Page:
Kenya Power gets nod to buy 700,000 meters worth Sh5.4bn

The High Court has dismissed a suit that sought to block Kenya Power from buying more than 700,000 meters worth Sh5.4 billion, unlocking connections and aiding the utility to tame illegal supplies.

Justice Jairus Ngaah ruled that Kenya Power cannot be faulted for restricting the tender to local manufacturers and assemblers in its quest to promote domestic entrepreneurs.

Niavana Agencies Limited, a local company, challenged the tender arguing that the restriction of the bidders to local meter manufacturers or assemblers excluded ‘citizen contractors’, a procurement lingo for individuals or firms fully owned or controlled by Kenyans

The freeze of the tender, which was first advertised a year ago, hit more than a half a million customers who were seeking new connection and replacements for faulty or stolen ones.

This upped illegal connections to the national grid, depriving the company of revenue as it seeks to lift itself out of a deep earnings slump.

The judge said it is untrue that citizen contractors were blocked from the tender, adding that they qualified as local manufacturers or assemblers if registered in Kenya, were undertaking business in the country and that its goods and services are manufactured in Kenya.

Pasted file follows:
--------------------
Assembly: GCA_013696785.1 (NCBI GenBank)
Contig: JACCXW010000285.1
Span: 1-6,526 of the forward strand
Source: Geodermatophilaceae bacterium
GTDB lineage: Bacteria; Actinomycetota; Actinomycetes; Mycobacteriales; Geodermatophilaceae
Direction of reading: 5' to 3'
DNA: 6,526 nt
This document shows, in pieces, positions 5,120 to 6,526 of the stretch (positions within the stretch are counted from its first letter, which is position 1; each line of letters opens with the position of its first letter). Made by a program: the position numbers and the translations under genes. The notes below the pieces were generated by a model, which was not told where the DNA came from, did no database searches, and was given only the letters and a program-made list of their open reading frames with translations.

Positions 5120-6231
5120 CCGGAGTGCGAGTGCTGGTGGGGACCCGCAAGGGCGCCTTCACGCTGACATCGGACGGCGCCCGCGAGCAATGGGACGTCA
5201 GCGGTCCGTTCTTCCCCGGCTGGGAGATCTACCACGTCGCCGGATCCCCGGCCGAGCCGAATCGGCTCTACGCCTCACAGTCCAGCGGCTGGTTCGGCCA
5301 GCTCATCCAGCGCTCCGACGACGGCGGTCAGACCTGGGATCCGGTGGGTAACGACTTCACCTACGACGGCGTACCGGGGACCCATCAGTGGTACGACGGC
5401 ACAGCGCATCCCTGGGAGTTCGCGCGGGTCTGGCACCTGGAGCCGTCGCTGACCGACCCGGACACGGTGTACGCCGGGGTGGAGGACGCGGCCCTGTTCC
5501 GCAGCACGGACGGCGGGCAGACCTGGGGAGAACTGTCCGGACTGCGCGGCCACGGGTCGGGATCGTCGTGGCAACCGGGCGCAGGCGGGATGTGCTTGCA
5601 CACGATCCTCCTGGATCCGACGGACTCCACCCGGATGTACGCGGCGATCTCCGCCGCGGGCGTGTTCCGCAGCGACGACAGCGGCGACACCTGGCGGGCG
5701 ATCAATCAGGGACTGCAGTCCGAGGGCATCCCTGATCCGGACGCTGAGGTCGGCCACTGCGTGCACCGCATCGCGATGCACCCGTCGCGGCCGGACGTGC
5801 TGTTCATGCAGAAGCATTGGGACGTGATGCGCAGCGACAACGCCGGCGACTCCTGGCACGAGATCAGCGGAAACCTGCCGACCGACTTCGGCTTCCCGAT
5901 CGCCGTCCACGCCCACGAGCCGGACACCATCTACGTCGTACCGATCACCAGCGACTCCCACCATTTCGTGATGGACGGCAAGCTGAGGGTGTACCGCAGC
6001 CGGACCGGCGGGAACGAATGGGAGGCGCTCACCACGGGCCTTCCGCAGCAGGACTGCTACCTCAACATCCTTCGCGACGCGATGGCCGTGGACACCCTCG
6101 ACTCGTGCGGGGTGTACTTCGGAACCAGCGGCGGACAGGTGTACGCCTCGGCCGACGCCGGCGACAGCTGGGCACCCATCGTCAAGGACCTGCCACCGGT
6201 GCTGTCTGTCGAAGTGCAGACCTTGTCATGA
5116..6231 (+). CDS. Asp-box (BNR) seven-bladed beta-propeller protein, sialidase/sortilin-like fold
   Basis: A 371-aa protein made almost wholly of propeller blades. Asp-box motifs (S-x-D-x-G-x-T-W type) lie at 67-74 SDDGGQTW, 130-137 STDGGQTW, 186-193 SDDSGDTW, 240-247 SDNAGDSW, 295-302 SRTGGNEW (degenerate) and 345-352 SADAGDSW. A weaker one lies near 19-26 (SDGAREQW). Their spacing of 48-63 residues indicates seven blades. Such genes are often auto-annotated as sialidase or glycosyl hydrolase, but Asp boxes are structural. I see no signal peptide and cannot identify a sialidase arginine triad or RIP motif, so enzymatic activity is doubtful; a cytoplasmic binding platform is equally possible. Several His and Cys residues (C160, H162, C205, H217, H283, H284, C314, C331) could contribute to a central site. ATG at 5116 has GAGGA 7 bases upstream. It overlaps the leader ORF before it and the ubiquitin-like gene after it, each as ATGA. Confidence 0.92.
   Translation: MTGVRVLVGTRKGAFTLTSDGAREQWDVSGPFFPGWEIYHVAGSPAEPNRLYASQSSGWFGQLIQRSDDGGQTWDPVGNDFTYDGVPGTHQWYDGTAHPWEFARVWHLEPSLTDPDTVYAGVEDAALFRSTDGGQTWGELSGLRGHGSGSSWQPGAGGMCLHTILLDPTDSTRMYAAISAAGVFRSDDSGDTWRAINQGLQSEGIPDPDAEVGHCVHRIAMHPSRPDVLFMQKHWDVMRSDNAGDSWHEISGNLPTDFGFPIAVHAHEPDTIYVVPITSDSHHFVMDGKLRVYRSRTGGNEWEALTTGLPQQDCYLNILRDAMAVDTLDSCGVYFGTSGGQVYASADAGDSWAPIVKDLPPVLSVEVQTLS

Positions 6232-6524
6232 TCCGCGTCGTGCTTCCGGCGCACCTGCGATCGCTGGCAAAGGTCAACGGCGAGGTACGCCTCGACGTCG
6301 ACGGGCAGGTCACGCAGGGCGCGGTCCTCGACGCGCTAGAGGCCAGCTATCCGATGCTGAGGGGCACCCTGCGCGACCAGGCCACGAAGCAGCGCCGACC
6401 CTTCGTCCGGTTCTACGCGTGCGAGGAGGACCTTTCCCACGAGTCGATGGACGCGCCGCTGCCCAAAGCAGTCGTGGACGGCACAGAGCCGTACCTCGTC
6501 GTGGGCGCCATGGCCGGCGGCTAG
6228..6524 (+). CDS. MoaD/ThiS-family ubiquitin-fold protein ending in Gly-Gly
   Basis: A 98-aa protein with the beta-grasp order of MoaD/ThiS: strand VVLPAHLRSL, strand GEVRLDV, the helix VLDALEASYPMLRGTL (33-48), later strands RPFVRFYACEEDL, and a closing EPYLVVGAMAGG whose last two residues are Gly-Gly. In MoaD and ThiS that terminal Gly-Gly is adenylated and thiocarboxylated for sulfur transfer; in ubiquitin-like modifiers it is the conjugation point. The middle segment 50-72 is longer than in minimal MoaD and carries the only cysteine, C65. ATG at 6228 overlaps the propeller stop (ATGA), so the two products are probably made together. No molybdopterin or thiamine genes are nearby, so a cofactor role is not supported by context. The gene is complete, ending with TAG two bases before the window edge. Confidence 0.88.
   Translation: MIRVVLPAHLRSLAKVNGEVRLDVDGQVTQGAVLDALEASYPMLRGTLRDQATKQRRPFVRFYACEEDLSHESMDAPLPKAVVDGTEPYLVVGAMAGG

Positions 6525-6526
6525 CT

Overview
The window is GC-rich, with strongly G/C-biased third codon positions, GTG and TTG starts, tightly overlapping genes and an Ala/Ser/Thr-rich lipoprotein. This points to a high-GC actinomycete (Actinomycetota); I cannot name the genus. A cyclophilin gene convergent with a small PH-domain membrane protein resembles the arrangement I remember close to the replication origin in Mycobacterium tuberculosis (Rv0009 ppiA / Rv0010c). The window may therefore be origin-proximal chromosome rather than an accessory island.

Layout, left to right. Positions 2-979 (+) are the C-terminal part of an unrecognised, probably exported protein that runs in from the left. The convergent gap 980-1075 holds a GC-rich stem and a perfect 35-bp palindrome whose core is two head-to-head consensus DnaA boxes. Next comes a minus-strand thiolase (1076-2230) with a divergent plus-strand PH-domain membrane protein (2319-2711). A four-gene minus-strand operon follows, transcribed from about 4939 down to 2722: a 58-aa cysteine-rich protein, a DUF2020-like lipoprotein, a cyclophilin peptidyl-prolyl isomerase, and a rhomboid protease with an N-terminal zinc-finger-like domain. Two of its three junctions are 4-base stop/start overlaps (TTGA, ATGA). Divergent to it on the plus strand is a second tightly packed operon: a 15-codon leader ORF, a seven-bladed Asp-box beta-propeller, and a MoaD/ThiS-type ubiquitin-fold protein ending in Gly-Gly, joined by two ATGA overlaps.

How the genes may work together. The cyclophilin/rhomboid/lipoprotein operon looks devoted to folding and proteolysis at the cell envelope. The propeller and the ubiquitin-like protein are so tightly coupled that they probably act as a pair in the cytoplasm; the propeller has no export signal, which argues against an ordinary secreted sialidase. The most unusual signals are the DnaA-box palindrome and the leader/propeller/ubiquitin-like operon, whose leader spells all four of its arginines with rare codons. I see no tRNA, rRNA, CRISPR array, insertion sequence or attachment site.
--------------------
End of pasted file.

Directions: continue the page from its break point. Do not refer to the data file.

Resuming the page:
“I am not satisfied that a case has been made out, on the face of these documents, to persuade me to exercise my discretion in favour of the applicant and grant any of the orders of judicial review sought. Its application is hereby dismissed with costs,” said the judge.

This means that Niavana Agencies Limited and its managing director Benedict Ndung’u will pay millions of shillings for legal fees that Kenya Power and the Public Procurement Administrative Review Board used in the suit.

Kenya Power termed Mr Ndung’u a serial complainant on its tenders, terming him a vexatious litigant, or one driven by the need to cause harassment, frustration and financial costs to owners of tenders.

The Public Procurement Administrative Review Board dismissed the case early this year, forcing Mr Ndung’u to head to the High Court.

He sued Kenya Power over two other tenders.

Niavana Agencies, through its MD, said Kenya Power floated the tender in November 2023, for the supply of single phase and three-phase smart meters.

He said the tender document was subsequently amended twice, making the procurement unlawful and irregular.

Mr Ndung’u said Kenya Power curtailed competition and fairness by prescribing non-existent preference and reservation schemes.

The company defended the process and the extension of the tender deadline on two occasions to allow for amendments.

Kenya Power said the tender was open to all local manufacturers or assemblers based in Kenya and the restriction sought to promote local industries.

The court was informed that 10 bidders expressed their interest to participate in the tender but only eight firms submitted bids by the closing date on December 1, 2023.

The power firm said Niavana Agencies was not one of the bidders.

The utility says it made clarifications and corrected clerical errors in respect of the principal tender document through two addenda.

Source: Business Daily

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